There’s plagiarism and fabrication in journalism?! Ahoy Captain Obvious!

citizen-journalism-400x336Photo Source: http://www.brainstuck.com/2008/10/18/citizen-journalism/

In recent years plagiarism in journalism has become a significant issue due to the rise of social media and the number of citizens who use it on a day-to-day basis. Self tagged journalists are becoming a lot more common nowadays with the rise of different media platforms (Blogs, Twitter, Facebook, YouTube) and because of this the notion of “copying and pasting” has become more frequent.  I found this an interesting article on plagiarism and fabrication being unacceptable in journalism. 

In 2011 Paige Wiser was let go from her job of 17 years at Chicago Sun-Times after stating she was at a concert for its entirety when she clearly wasn’t. Her “Glee Live!” concert review awkwardly described one song that she didn’t see and another one that wasn’t performed at all on the night. When Wisner admitted her fault she said “I do understand what a big deal this was. I am ashamed, and it’s just a matter of making bad decisions when you’re exhausted.”

According to Wisner she was told that her kids “cutesy reactions” would be welcome, so she brought a long her 6 year-old daughter and 7 year-old son. However, “Jack nearly decapitated himself falling off his seat, and Audrey started murmuring “I’m going to throw up” 10 songs into the set.” Wisner admits she would’ve written that she left early but she didn’t want to let the paper down. Instead Paige included the encore song “Friday” as she was familiar with it. “Big mistake. I didn’t see it there, so it was a lie.” Wisner states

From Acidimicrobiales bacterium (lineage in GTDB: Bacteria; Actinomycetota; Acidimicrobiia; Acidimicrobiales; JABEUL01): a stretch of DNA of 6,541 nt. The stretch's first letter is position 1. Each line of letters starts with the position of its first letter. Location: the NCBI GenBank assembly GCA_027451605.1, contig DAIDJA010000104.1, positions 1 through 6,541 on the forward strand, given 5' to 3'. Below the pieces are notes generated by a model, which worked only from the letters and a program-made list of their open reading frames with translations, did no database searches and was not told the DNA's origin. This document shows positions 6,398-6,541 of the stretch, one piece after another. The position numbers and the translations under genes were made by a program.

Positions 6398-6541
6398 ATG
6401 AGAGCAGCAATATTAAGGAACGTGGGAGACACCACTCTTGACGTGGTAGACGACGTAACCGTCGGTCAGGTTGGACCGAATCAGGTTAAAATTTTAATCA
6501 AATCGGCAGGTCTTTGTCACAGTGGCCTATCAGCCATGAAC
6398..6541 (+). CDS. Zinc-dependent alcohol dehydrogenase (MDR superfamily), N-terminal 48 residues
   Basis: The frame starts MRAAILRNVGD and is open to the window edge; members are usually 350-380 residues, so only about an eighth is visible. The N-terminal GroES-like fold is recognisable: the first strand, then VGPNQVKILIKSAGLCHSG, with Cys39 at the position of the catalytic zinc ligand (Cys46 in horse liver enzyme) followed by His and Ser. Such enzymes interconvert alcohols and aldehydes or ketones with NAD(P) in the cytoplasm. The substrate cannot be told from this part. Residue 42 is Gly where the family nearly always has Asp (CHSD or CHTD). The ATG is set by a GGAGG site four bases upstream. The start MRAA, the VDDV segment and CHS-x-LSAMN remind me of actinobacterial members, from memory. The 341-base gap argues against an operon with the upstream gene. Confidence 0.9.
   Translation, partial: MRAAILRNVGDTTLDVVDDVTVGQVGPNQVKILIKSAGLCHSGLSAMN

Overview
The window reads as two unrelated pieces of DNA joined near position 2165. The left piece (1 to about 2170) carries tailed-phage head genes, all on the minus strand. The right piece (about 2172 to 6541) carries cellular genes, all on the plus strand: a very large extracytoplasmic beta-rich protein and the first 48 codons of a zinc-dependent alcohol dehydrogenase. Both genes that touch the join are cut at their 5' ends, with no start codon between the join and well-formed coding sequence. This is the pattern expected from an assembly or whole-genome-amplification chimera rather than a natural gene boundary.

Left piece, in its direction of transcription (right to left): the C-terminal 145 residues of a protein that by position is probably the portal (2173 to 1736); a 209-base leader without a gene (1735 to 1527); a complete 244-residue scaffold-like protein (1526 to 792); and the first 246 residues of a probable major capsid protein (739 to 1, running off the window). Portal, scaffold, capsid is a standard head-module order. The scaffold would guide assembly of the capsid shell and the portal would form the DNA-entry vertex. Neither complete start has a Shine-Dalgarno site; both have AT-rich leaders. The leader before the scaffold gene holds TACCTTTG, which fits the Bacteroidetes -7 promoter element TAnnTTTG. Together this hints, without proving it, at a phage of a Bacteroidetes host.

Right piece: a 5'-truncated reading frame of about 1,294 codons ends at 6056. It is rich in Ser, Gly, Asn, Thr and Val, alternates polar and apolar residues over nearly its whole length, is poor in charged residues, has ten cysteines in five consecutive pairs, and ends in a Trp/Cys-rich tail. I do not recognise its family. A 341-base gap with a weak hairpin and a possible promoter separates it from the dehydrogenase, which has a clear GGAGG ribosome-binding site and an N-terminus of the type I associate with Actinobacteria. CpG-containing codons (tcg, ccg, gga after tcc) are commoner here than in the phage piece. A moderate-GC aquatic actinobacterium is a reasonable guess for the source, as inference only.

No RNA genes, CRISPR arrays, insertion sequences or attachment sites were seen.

Editor in chief at the time Don Hayner  published Wisner’s dismissal stating that “accuracy and honesty in reporting are essential parts of the promise we make to our readers. We regret the incident and apologize.”

Fabrication and plagiarism are major issues that we are currently facing as a society in journalism. The expanding world of social media is only going to make situations like Wisner’s more frequent.

 

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